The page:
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The dataset consists of over 1.4 Million musical artists present in MusicBrainz database -- their names, tags, and popularity (listeners/scrobbles), based on data scraped from last.fm. For the code used to obtain it, see here.
Last.fm suffers from the problem of multiple artists sharing the same profile page due to the fact that they have the same name. This means that for artists that have non-unique name it is not possible to establish how many of the listeners/scrobbles should be attributed to whom. In many cases this problem is negligible – for instance, there are at least 6 artists called Nirvana in the MusicBrainz database, but their popularity is distributed such that almost all of the scrobbles can be safely assumed to come from “this” Nirvana. However, for some artists, tracking the number of listeners/scrobbles is completely broken – Arkona or Ikon are some examples of this issue. In these cases, each artist with a duplicated name has an aggregated number of listeners/scrobbles assigned to them. In addition some artists have multiple profiles due to different spelling or transliteration between alphabets (see, e.g. here and here).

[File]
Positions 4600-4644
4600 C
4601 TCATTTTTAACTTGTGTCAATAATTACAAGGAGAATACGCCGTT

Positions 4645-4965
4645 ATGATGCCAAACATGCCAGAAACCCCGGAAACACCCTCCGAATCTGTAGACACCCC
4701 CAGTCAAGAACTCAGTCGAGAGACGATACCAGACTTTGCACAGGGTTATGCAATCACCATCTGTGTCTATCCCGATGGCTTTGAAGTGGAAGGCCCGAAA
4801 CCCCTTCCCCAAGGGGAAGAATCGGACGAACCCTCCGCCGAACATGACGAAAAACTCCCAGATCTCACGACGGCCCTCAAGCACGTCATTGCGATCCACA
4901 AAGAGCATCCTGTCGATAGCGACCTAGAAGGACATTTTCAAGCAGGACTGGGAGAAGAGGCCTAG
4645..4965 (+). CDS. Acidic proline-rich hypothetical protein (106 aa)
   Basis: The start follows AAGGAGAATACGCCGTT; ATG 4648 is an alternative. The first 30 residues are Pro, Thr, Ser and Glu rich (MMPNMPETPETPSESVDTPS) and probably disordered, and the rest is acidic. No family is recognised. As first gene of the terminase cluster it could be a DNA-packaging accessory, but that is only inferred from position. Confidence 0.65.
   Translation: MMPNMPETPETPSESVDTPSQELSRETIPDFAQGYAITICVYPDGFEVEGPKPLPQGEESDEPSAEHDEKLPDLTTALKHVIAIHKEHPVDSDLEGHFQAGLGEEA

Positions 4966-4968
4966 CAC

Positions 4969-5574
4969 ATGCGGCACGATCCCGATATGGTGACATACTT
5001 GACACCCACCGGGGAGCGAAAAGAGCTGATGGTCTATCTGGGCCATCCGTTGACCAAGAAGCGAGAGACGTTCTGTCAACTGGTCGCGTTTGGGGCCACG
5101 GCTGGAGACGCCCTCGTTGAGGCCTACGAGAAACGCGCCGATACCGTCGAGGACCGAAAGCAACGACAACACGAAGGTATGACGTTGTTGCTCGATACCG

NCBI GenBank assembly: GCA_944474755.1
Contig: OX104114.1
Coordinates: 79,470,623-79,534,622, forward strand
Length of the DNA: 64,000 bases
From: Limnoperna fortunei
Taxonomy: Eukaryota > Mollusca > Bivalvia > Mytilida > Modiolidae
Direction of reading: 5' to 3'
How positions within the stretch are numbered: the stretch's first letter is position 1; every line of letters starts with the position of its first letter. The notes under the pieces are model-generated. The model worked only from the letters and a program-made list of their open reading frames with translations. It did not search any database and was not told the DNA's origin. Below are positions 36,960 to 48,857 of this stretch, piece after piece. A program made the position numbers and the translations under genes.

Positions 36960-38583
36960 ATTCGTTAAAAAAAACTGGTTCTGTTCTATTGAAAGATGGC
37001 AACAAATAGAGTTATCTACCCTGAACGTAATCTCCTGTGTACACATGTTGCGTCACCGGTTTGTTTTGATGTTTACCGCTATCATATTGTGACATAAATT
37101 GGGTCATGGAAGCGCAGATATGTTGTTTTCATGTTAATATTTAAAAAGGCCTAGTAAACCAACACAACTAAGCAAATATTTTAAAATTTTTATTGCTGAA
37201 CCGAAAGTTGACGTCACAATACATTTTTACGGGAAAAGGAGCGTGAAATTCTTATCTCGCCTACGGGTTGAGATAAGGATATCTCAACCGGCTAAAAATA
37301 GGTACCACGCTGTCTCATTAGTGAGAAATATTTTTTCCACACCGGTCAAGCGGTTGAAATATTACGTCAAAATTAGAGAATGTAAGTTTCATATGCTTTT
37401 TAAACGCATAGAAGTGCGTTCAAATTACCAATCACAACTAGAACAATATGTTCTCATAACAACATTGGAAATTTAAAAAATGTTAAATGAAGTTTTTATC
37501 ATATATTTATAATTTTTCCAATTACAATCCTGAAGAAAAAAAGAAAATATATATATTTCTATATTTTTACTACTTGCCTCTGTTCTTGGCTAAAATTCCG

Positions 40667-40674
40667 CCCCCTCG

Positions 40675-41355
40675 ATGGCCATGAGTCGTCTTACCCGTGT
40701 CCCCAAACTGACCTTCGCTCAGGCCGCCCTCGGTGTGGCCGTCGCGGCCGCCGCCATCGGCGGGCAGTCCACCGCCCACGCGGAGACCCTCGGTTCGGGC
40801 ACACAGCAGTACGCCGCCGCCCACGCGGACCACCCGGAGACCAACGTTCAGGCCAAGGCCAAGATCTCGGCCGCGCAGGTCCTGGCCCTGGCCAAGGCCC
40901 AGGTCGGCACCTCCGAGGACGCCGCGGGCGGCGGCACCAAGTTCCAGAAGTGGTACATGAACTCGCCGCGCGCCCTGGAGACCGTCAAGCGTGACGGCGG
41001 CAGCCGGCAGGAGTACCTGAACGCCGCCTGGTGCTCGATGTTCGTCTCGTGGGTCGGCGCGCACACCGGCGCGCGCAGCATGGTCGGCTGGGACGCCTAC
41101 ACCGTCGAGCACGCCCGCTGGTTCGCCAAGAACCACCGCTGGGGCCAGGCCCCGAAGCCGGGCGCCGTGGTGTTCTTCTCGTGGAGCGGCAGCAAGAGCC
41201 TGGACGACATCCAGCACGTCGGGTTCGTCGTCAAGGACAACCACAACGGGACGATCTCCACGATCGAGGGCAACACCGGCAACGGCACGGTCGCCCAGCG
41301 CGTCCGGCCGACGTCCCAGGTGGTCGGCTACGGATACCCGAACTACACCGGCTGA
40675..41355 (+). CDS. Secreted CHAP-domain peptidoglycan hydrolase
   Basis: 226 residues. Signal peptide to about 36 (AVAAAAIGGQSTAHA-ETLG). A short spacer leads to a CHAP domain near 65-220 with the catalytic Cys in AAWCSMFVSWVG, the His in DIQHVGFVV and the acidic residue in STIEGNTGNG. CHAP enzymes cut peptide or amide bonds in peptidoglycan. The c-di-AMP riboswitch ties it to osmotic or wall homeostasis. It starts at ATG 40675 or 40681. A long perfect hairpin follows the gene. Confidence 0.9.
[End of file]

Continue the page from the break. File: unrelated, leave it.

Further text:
Last.fm tags are generated by the website’s users, so expect a lot of stuff in the tags_lastfm column to be factually incorrect, non-serious or vulgar (e.g., check out tags for Justin Bieber).
Data in column country_lastfm is established based on matching existing country names and their adjectivals with tags received from last.fm. This approach is prone to error (see the point above). In addition, there is an unfortunate ambiguity in tags such as spanish or german. These are used both to indicate where the artists come from and to indicate the language in which the lyrics are written. Because of that, many Latin American, Austrian, and Swiss artists have an incorrect country assigned to them.